PRODUCTS & INNOVATION
Just a twisted ankle … until it didn't get better. After years of failed chronic pain management, she found relief.
Nov 9 2017
It was just a moment.
A carefree day, a flying disc, and a twisted ankle. Elizabeth Ruddick was nearly 15, and a twisted ankle was nothing to worry about.
Until it didn't get better.
Her doctors suggested physical therapy, ordered X-rays and then MRIs. "It's just a bad sprain," they said. "A bad ligament, you just need time to heal."
But the pain never went away.
After nine months of hoping for the best, Elizabeth was diagnosed with complex regional pain syndrome (CRPS). Who knew then that it would take six years of failed chronic pain management techniques to finally find relief?
Living with chronic pain
CRPS is a rare condition that doctors are still working to fully understand. What is known is that in greater than 90 percent of CRPS cases, trauma is the cause. What isn't clear is why some traumatic injuries fail to heal without complication.
People with CRPS endure a burning, tingling discomfort. The skin around the injured area may swell and become shiny and thin. Muscles affected by CRPS may become unusable, resulting in tremors or rigidity, and an inability to move the limb as they desire. Chronic pain management becomes a struggle. Searching for relief can take over their lives.
Elizabeth used a protective boot and frequently required crutches to get around during the first nine months of her injury. She and her family tried conventional treatments — lumbar block and physical therapy — to hopefully relieve her symptoms. Nothing was effective for long.
The pain eventually spread to her hands. Her ability to walk slowly diminished. Finally, she was confined within the four walls of her bedroom, only able to leave by wheelchair for doctor's appointments and occasionally to join her family at the dinner table.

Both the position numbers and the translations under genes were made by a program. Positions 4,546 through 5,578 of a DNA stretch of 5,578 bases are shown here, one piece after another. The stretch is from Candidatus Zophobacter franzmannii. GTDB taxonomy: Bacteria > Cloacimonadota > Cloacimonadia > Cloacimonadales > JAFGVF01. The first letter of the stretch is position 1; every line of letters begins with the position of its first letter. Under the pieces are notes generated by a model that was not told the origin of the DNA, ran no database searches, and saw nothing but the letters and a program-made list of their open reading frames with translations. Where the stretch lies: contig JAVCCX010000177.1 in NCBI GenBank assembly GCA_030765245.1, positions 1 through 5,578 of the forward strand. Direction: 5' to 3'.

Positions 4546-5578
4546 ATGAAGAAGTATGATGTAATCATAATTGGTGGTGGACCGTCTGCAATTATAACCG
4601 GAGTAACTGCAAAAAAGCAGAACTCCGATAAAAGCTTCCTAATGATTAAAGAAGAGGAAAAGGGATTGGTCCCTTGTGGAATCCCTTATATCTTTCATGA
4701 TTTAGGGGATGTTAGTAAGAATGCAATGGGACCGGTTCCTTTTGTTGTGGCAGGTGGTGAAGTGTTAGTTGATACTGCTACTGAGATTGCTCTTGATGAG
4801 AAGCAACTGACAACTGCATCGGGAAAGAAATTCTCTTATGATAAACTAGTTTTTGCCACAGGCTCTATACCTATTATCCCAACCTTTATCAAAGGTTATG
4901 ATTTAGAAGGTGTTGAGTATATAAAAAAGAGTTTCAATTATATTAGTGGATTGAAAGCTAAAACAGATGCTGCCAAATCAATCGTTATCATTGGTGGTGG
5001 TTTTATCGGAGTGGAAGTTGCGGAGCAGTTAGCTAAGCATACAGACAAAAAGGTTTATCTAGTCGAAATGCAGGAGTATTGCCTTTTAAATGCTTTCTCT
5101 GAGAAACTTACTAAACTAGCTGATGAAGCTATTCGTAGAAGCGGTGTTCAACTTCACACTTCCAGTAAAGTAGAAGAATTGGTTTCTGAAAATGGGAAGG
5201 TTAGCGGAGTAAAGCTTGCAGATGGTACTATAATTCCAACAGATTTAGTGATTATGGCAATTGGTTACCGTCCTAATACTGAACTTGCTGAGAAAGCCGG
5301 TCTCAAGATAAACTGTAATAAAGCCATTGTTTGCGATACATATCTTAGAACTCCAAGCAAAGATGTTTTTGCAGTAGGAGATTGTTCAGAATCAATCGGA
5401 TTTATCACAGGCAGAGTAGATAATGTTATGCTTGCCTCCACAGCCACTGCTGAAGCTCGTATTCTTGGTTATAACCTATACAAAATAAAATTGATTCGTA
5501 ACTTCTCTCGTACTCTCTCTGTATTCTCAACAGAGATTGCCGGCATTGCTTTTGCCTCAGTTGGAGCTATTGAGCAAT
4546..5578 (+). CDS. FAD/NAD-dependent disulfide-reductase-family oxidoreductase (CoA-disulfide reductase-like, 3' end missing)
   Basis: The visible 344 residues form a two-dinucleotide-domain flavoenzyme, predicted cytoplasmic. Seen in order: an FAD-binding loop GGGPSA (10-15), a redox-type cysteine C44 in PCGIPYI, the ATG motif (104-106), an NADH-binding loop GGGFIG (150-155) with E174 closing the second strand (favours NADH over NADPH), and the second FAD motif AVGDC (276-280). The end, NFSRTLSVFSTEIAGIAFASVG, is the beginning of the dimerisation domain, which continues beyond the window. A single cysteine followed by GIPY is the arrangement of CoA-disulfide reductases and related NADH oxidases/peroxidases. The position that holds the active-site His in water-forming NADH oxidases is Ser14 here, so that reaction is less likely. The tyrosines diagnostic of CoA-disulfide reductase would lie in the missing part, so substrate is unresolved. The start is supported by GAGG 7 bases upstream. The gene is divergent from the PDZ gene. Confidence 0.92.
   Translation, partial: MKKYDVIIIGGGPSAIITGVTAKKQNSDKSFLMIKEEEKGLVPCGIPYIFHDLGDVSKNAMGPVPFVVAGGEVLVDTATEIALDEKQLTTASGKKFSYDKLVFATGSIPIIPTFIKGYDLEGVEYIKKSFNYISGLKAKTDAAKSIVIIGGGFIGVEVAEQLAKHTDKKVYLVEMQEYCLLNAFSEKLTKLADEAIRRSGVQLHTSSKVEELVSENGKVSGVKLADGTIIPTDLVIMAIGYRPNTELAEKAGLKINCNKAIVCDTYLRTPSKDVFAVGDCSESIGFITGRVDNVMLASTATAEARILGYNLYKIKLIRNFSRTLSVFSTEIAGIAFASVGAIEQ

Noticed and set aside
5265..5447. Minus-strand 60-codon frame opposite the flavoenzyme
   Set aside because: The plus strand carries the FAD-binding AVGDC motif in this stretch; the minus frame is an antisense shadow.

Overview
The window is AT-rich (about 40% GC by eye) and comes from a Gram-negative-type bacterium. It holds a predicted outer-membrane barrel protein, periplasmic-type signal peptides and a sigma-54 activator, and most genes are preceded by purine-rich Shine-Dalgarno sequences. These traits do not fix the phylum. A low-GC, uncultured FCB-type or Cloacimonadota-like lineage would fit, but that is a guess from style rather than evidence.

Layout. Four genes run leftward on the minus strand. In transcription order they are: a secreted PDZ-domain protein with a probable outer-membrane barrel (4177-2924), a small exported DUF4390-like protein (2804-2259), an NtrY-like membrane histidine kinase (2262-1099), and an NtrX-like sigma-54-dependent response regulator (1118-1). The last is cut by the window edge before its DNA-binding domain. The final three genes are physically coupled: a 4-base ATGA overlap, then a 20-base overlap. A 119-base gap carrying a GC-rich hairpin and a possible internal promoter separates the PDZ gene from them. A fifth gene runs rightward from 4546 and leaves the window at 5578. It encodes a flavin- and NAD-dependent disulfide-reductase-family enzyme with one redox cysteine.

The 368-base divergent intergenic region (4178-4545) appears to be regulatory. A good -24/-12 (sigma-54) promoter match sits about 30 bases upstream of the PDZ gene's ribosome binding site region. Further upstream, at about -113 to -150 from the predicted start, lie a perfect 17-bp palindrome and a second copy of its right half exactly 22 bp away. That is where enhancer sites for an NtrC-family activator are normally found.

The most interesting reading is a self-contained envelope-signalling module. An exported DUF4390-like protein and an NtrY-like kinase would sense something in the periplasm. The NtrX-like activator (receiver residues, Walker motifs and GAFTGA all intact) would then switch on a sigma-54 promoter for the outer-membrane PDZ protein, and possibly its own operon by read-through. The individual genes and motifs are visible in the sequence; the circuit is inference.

Searching for relief
Physical therapy, infusion therapy, hypnotism, behavioral therapy, non-narcotic pain medications, all-natural remedies, ketamine infusions.
Elizabeth tried everything.
She sought the advice of doctors from her home state of Indiana to Florida and North Carolina. Some treatments brought mild relief, while others were completely ineffective.
Through the pain, she and her family never gave up hope that the answer was out there.
After four years searching, she met Dr. Brandon Sutton. He suggested that Elizabeth might benefit from a spinal cord stimulator (SCS), an implantable device that manages the pain signals sent by the nerves. Her previous physicians avoided this type of permanent procedure because of her age.
Dr. Sutton told Elizabeth that because she had chronic CRPS in the lower limbs, she was an ideal candidate for a new type of SCS that stimulates a spinal structure called the dorsal root ganglion (DRG). He explained that for patients with CRPS — a pain which can be underserved by traditional SCS — stimulation of the DRG can provide pain relief when previous treatment options were unsuccessful. After taking the DRG stimulator for a trial run and receiving significantly more relief than with any previous treatment she had tried, Elizabeth decided to get a permanent device.